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Prisoners 'claiming millions in benefits'

PRISONERS are illegally claiming millions of pounds a year in state benefits while in jail, the Department of Social Security admitted yesterday.

Several thousand prisoners are believed to be involved. Probation officers claim that the authorities have known about the fraud since 1988.

The DSS said yesterday that it had launched a new vetting procedure to try to weed out the fraudsters, but denied it had taken more than six years to close a known loophole in the benefits system.

Prisoners are obtaining the benefits - including dole and allowances for invalidity and sickness - by keeping their DSS books when they are sent to prison. The prisoners usually use relatives or friends, to whom they pay a small fee, to forge their signatures and sign on at the benefit office.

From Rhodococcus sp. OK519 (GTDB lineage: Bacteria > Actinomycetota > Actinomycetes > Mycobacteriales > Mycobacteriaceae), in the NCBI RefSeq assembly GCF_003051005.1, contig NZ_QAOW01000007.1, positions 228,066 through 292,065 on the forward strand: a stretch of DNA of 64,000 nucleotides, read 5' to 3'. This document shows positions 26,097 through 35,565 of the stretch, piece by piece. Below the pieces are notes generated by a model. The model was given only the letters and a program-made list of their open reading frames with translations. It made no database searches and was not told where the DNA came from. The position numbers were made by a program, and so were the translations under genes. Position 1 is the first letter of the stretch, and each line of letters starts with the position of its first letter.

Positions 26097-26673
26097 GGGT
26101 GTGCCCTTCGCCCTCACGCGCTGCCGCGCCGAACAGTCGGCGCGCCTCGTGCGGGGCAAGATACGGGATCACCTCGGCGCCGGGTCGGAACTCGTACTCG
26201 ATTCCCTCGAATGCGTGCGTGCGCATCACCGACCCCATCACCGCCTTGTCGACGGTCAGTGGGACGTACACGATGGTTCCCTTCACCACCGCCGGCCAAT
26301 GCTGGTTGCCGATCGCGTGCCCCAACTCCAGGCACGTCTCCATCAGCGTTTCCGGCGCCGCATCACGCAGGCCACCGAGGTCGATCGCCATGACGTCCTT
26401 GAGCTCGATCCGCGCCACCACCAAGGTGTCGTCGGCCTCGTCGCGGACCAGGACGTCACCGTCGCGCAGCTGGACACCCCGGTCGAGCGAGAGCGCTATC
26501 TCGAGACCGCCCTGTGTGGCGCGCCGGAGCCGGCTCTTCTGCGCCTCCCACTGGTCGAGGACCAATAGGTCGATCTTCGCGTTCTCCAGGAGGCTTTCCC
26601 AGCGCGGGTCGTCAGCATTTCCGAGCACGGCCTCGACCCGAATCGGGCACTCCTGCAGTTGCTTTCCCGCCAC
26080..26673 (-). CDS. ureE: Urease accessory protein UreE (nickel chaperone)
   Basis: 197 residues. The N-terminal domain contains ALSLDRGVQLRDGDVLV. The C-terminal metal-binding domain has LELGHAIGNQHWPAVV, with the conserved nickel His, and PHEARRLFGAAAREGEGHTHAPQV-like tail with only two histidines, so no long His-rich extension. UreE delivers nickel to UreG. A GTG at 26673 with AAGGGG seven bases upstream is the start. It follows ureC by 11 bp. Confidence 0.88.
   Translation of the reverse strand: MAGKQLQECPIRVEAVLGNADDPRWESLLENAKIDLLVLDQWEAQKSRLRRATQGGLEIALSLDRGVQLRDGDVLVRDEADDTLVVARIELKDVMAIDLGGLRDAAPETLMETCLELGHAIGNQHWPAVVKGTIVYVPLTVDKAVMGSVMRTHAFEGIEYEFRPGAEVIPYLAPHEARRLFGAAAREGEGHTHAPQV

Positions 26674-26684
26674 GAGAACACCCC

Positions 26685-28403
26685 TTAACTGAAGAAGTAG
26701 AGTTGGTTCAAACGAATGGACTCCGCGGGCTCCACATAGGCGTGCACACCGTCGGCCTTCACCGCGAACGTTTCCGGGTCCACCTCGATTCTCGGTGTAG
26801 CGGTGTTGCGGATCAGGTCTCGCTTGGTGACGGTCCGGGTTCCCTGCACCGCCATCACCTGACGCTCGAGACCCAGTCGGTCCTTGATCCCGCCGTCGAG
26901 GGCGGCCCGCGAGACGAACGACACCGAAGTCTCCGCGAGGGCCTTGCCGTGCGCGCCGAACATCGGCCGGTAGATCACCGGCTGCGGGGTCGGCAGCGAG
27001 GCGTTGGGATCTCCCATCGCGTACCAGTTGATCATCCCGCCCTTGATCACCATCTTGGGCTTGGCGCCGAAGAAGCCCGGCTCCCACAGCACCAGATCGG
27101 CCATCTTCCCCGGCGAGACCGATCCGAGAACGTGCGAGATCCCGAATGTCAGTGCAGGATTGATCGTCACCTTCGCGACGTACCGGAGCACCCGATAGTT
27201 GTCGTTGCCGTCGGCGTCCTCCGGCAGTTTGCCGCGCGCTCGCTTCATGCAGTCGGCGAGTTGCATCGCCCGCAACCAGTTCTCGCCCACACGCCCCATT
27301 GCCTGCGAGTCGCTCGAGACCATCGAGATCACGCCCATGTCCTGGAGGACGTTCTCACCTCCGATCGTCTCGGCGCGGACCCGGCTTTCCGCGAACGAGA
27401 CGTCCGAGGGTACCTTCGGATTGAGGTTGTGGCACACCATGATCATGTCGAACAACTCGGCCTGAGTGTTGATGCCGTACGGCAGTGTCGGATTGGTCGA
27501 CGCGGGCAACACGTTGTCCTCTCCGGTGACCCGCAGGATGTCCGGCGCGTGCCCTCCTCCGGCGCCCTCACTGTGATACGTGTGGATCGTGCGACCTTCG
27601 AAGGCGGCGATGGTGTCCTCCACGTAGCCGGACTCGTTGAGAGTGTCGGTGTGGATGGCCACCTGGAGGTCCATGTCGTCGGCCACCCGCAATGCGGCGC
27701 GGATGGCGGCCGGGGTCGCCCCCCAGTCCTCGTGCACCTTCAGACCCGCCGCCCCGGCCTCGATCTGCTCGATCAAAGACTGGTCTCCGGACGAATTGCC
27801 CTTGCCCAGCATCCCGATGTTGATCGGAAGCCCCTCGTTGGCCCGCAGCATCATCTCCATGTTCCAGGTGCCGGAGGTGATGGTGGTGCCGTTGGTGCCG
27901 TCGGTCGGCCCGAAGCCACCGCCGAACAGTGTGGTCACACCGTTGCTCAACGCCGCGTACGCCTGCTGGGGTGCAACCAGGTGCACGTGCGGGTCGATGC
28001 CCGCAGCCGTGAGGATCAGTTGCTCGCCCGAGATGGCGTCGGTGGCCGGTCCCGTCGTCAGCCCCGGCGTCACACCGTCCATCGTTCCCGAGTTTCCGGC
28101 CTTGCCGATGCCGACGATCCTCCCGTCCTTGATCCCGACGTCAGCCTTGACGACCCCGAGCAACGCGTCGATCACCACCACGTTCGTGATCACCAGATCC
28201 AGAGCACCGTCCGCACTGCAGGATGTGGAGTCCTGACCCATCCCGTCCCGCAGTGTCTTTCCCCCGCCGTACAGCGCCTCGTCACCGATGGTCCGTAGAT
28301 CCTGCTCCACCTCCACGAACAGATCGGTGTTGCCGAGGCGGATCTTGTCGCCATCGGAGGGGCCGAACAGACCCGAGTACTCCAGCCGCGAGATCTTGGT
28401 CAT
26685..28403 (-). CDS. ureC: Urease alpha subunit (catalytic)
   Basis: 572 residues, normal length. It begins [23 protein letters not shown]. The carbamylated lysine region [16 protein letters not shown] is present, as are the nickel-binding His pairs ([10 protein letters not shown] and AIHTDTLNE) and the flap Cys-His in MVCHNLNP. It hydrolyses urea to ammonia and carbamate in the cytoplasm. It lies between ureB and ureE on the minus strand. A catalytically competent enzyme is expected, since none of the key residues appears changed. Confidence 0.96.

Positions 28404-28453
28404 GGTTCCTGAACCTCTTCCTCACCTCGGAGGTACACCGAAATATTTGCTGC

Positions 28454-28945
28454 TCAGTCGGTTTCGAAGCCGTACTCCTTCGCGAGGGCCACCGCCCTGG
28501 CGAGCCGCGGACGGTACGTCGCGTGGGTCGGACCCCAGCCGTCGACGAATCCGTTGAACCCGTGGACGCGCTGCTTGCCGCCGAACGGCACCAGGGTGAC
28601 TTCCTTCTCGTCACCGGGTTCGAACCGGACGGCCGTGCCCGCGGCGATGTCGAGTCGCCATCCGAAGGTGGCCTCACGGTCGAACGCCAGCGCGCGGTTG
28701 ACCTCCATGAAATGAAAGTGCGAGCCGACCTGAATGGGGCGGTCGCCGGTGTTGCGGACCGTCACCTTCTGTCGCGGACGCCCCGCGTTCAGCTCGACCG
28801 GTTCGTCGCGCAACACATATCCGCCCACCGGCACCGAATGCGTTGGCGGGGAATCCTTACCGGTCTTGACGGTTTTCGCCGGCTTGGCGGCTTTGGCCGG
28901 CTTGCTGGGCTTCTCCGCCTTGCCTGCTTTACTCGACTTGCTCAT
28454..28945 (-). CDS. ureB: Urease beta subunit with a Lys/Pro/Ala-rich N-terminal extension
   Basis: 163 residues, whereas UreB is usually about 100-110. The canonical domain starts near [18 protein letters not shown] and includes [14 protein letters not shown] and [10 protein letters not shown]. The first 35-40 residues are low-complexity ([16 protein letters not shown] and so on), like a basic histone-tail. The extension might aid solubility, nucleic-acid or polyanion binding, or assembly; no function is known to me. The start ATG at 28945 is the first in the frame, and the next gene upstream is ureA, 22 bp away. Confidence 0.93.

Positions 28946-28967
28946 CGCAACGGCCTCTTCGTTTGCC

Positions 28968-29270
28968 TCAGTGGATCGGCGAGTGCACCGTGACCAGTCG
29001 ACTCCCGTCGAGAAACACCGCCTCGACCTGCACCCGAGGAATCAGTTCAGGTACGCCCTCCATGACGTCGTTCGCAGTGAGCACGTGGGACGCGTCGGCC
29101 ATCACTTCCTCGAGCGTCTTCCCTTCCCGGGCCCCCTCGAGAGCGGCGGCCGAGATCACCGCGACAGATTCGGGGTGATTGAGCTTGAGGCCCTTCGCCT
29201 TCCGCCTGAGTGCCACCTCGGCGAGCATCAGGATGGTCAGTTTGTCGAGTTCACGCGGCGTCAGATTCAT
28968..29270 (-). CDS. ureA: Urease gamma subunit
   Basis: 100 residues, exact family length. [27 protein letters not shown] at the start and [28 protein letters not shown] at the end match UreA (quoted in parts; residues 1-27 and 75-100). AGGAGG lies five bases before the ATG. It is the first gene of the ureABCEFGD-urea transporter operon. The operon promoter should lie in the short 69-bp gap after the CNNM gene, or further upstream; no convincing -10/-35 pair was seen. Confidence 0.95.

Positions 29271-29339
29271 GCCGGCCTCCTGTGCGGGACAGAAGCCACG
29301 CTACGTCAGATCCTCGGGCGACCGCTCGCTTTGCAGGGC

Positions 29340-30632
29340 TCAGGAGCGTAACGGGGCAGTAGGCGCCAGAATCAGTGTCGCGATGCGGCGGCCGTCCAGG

Prison computers are not linked with the DSS so checks cannot be made.

Details of the benefits fraud are revealed tonight in the BBC television current affairs series, Here and Now. John Marshall, of the Prison Officers Association at Durham jail, told the programme he had seen people claim unemployment benefit. 'I've (also) seen people being able to claim for invalidity, for mobility, sickness benefit even and having cheques sent in from the DSS for inmates to sign and to be cashed within the prison so they can spend it on luxury items in jail.'

Harry Fletcher, assistant general secretary of the National Association of Probation Officers, added: 'Probation officers have been reporting fraudulent claims since 1988. The loophole appears to be due to one computer not talking to another - it's quite extraordinary that this loophole has not been closed sooner.'

A DSS spokesperson said yesterday: 'We are now in a position to stop the fraud. We have already begun the first sweep of prisoners to ensure that they are not receiving benefit or that no one is using their name to claim benefit. We only recently became aware that there is a problem with prisoners falsely claiming benefit . . .'

The spokesperson added that an estimated fraud cost of pounds 9m a year was 'substantially exaggerated'. The department, however, admitted it did not know the total cost.

Here and Now will be shown tonight on BBC 1 at 7.30pm.